HONEY bees are using a special language to warn each other about threats to the hive, Scots scientists believe.
Researchers are eavesdropping on bees across Scotland in the hope that decoding the language could help reverse years of drastic population decline.
About 100 hives have been wired for sound in a £2m experiment being carried out by scientists at the Dundee University.
Beekeepers are struggling to deal with a mysterious syndrome called colony collapse disorder, which has struck across the northern hemisphere.
Bee populations declined by as much as 17% in some areas of the UK over the winter, puzzling scientists who believed a cold winter and early spring favoured the insects.
Dr Chris Connolly, a neuro-scientist at Dundee, said the noises made by bees appeared to act as an early-warning signal.
It appears bees make a roaring noise when they have lost their queen and become very noisy at night when attacked by the nosema bacteria which is thought to have destroyed entire colonies.
Bees live in social communities of as many as 60,000 insects so rapid and efficient communication is essential.
Dr Connolly said: “They make a whole range of frequencies of noise. Do they have words or phrases to indicate that they have got an infection, or they are hungry, or haven’t got a queen?”
He added: “The idea is to record the sounds from lots of different bees and if it transpires that all the bees are making a certain type of noise when they have, say, nosema infections, that would be very interesting.”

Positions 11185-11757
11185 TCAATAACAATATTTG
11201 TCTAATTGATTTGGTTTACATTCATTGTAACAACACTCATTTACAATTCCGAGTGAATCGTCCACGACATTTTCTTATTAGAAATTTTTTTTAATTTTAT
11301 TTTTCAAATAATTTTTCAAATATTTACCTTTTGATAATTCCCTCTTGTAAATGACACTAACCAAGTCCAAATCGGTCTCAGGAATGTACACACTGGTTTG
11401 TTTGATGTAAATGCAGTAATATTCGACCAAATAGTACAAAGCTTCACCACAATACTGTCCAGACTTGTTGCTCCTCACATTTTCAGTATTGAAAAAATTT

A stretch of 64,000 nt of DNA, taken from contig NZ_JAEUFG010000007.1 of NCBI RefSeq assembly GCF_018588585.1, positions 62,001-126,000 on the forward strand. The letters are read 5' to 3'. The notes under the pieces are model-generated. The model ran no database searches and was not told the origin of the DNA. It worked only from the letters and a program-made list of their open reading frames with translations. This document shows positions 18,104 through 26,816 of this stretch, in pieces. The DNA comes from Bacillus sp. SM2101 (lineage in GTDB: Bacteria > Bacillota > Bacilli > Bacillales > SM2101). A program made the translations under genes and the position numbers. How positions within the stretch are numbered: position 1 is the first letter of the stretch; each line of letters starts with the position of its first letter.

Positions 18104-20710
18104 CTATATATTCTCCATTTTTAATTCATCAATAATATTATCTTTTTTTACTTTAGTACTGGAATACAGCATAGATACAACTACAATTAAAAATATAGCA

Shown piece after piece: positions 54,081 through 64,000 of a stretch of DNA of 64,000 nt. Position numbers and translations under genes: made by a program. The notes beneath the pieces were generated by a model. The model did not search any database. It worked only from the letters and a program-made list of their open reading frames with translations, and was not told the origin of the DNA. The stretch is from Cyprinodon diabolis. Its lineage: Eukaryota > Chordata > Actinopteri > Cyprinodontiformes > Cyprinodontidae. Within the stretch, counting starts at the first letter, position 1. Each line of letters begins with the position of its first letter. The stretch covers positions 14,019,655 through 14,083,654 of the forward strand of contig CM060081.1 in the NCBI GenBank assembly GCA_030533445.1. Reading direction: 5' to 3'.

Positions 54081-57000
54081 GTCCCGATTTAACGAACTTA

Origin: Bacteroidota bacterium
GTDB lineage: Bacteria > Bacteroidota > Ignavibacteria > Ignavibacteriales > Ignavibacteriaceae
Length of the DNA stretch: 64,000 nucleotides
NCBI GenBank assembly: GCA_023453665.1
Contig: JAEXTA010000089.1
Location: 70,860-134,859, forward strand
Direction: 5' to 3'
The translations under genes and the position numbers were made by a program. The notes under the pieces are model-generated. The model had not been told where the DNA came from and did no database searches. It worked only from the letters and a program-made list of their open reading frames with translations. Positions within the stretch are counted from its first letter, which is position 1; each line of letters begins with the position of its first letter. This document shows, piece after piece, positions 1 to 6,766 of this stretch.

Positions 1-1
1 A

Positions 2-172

As well as the honey they produce, the bees help make an estimated £250m contribution to the UK economy annually by pollinating crops.
The researchers are listening in to bee talk using monitors which look like small mobile phones and send the sounds to a central computer.
Enid Brown, a beekeeper from Kinross, said her own experience suggested honey bees used their own language.
She said: “You can tell whether a hive is happy or not, or whether they are making an angry noise. The tone definitely changes.
“If this research is going to help the bees then it’s definitely worth taking part.”
Nigel Southworth, editor of Scottish Beekeeper magazine, said it was an “exciting project” and that Scottish beekeepers were playing an essential role in monitoring the health of honey bees.
Bees are already known to communicate with each other using physical movements known as the waggle dance.
After foraging, they use the dance to indicate to bees whether food is near or far away.
Theories of the decline of bee populations include damage caused by a parasite called the varroa mite, pesticide use, lack of food, and even radiation from mobile phone masts.